“An apple a day keeps the doctor away.” We’ve all heard it, and if you’re like most people you took it about as seriously as you take nursery rhymes. While we know that apples are a good source of fiber and considered a good, healthy snack, the idea that they could “keep the doctor away” (i.e., ward off serious diseases) seemed a bit of a stretch. But according to Drs. Bahram H. Arjmandi, PhD, RD and Margaret A. Sitton, at the Department of Nutrition, Food and Exercise Sciences at The Florida State University, there is a lot more to the humble apple than meets the eye. In the first study of its kind, these researchers found that apples not only reduce LDL (bad) cholesterol, but also increase HDL (good) cholesterol in postmenopausal women.
For the study 160 women ages 45-65 were assigned to one of two dietary intervention groups: one received dried apples daily (75g/day for 1 year) and the other group ate dried prunes every day for a year. Blood samples were taken at 3, 6 and 12-months. The results surprised Dr. Arjmandi, who stated that "incredible changes in the apple-eating women happened by 6 months- they experienced a 23% decrease in LDL cholesterol." The daily apple consumption also led to a lowering of lipid hydroperoxide levels and C-reactive protein in those women.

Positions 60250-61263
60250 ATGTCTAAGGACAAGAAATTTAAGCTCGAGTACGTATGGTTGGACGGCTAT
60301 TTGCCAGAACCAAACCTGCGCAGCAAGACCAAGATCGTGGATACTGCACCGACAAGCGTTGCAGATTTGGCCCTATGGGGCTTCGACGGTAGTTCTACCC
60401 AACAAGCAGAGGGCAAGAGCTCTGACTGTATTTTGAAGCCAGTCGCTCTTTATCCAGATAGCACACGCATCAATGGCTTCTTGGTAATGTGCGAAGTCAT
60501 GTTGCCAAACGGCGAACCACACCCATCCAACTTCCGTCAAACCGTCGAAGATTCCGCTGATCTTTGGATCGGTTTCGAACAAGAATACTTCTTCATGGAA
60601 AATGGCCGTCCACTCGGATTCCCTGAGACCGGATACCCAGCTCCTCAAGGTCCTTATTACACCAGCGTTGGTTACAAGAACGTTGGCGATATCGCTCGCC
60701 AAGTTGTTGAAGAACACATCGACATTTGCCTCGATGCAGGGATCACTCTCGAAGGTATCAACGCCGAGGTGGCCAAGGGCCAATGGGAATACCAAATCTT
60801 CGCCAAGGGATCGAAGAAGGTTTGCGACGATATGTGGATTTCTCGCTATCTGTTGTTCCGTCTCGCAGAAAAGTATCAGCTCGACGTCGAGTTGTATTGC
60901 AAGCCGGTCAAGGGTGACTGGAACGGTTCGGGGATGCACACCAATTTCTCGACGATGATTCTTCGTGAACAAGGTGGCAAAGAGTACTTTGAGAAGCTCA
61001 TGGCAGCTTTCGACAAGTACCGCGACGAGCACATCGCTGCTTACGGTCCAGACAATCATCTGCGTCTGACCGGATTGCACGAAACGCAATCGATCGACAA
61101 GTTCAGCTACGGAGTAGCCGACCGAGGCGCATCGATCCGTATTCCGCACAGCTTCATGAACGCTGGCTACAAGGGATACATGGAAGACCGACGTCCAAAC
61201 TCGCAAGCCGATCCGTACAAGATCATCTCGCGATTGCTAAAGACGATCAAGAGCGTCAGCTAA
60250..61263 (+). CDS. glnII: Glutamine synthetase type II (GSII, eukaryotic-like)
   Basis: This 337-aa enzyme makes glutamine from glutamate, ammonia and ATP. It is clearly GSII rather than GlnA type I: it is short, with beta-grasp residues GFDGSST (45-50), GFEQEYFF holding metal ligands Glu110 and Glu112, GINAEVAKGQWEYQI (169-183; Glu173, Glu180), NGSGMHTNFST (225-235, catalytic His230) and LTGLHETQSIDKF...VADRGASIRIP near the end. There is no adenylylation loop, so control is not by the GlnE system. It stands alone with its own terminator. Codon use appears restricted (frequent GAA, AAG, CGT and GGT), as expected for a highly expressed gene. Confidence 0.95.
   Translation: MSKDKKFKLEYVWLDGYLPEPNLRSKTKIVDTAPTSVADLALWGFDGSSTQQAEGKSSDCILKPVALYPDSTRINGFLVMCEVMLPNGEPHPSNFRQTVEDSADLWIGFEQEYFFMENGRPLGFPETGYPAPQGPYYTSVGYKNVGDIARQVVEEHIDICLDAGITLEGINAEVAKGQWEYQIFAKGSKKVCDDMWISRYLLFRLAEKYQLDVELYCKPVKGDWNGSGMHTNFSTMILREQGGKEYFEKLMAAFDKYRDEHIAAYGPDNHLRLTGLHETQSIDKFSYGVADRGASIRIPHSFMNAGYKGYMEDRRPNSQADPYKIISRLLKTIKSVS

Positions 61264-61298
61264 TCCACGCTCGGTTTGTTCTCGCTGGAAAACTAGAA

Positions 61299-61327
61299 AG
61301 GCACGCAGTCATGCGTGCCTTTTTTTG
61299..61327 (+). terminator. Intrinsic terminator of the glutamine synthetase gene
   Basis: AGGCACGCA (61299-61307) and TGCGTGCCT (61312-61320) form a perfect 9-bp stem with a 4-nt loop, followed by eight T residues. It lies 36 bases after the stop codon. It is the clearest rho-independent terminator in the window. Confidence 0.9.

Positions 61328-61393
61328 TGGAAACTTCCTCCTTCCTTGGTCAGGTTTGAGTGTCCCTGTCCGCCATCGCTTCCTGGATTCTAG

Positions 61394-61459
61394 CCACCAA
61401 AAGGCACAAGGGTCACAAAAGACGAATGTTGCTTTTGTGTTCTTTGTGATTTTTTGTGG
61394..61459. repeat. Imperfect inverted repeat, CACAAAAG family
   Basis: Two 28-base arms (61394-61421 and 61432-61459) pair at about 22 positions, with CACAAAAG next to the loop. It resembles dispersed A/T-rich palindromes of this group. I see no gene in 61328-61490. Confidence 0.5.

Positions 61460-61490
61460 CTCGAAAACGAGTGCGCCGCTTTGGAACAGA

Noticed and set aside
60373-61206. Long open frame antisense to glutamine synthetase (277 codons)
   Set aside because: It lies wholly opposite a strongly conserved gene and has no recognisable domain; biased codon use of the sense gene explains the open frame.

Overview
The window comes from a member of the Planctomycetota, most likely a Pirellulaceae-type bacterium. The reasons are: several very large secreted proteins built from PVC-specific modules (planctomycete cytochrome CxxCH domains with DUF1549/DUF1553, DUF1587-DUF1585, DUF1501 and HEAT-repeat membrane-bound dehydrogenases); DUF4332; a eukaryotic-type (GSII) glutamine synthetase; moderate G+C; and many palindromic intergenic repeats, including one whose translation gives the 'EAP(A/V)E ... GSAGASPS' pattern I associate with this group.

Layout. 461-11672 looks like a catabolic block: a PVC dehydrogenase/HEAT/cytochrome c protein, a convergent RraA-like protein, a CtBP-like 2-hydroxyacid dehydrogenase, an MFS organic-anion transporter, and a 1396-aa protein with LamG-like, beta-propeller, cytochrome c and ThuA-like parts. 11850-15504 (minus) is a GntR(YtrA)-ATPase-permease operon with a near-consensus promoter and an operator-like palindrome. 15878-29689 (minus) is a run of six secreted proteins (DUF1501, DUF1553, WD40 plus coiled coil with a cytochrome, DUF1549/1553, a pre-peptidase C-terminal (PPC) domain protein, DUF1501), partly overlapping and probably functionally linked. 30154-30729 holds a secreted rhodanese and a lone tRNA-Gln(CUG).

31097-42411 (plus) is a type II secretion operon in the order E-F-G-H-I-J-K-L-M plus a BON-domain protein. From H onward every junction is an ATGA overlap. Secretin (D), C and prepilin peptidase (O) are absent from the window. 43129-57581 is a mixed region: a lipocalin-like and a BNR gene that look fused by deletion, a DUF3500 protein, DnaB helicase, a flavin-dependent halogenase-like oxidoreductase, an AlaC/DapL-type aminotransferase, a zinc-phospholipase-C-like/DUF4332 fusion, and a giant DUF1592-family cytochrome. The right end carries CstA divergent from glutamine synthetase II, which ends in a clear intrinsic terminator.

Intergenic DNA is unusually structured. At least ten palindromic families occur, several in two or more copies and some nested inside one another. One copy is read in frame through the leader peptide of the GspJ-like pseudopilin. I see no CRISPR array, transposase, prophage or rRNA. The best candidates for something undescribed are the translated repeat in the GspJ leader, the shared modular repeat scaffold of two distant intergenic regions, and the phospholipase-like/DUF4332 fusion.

According to Arjmandi, apple pectin, the white stuff under the skin, binds to cholesterol in the gut and cleans it out of the body. This is well-known, but what surprised Arjmandi is how much cholesterol a couple of apples can remove from the body.
“I never expected apple consumption to reduce bad cholesterol to this extent while increasing HDL cholesterol or good cholesterol by about 4%," Arjmandi said. Another benefit? The 240 calories per apple per day did not result in weight gain for the apple-eating participants.
The results of this USDA-funded study were presented at Experimental Biology 2011 on April 12 in Washington, DC.